Commentary On The Book Of Acts Chapter 13:23-26

Chapter 13:23 “From the descendants of this man, according to promise, God has brought to Israel a Savior, Jesus.

Chapter 13:24 after John had proclaimed before His coming a baptism of repentance to all the people of Israel.

Chapter 13:25 And while John was completing his course, he kept saying, ‘What do you suppose that I am? He. But behold, one is coming after me the sandals of whose feet I am not worthy to untie.’

Chapter 13:26 “Brethren, sons of Abraham’s family, and those among you who fear God, to us the message of this salvation has been sent.

Paul, thus far has traced the history of the people of Israel from their time in Egyptian bondage until the time of King David. He left out their history from Solomon to Malachi but with the word, God, he brought together the name of Jesus together with the covenant that God made with David in II Samuel 7:8-17. Paul was using this history lesson to convince the Jews to let them know the true identity of Jesus of Nazareth, in that He was the seed of David. In verses 24 and 25, we see the first messenger of the Covenant, John the Baptist preach the gospel of repentance as the forerunner of Jesus Christ. And also in verse 25, we see, John the Baptist, let them know that Jesus was coming and in the next verse that Jesus was coming with the message of salvation. See in verse 26 also, that Paul calls the people brethren to identify himself with the people of Israel. He is ready to preach the gospel to all including Gentiles, proselytes and everyone who could hear his voice.

Some Thoughts About Sin From Anonymous

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“A Christian has not lost the power to sin, but the desire to sin.”

“Confess your sins to the Lord, and you will be forgiven; confess them to men, and you will be laughed at.”

“Announcement on the bulletin board of a church in Ohio: “This is a segregated church—for sinners only. All welcome.”

“Friendships cemented together with sin do not hold.”

“To grieve over sin is one thing; to repent is another.”

Commentary On The Book Of Acts Chapter 13:20-22

Chapter 13:20 After these things He gave them judges until Samuel the prophet.

Chapter 13:21 Then they asked for a king, and God gave them Saul the son of Kish, a man of the tribe of Benjamin, for forty years.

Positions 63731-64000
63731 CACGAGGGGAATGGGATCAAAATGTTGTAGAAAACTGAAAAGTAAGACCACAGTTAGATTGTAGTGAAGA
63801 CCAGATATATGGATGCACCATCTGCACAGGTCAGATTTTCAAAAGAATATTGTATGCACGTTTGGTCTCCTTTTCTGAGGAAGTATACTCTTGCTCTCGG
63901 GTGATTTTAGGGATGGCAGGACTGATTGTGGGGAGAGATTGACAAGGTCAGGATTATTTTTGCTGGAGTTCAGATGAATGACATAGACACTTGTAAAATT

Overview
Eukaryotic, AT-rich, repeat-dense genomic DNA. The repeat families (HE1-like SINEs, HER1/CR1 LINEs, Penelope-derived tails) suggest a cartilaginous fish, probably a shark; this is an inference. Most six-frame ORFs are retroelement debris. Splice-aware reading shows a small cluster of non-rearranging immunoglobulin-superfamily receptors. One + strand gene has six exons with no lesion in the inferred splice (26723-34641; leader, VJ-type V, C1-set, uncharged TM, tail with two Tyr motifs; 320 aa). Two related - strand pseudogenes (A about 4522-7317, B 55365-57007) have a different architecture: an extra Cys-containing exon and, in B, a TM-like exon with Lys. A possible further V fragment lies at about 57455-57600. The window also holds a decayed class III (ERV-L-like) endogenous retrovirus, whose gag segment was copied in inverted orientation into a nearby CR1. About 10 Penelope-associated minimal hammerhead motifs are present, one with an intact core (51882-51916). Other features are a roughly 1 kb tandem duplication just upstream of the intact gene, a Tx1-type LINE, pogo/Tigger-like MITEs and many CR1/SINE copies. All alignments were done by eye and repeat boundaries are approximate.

Chapter 13:22 After He had removed him, He raised up David to be their king, concerning whom He also testified and said, ‘I have found David the son of Jesse, a man after My heart, who will do all My will.’

Paul continues with the review of Jewish history and how God had treated the Jewish people with kindness. Paul has traced the history of the Jewish people step by step and in verse 20 we see a change and a breakdown in the history of the Jewish nation. During this period God gave them judges and then he gave them Samuel, the prophet. Samuel gave the people God’s message as to the kind of king they would have and what this would bring to the nation of Israel. In verse 21, we see that Saul was the king for forty years. It has been said that this time frame included both Samuel’s time as a prophet and also Saul’s reign as king. The Old Testament does not give us an exact time frame in which Saul reigned. God gave the people Saul as the king and in verse 22 we see that God also removed him when Saul rebelled against God. David was anointed king before the death of Saul. God called him a man after My heart, which refers to His public character as King of Israel, in that, he would make the will of God the supreme law of his reign as king.



Some Thoughts On Love From Anonymous

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“Love is an unusual game. There are either two winners or none.”

“A husband knows his wife loves him when she returns a dress he can’t afford.”

“To love the world is no big chore. It’s that miserable guy next door who’s the problem!”

“True love doesn’t consist of holding hands—it consists of holding hearts.”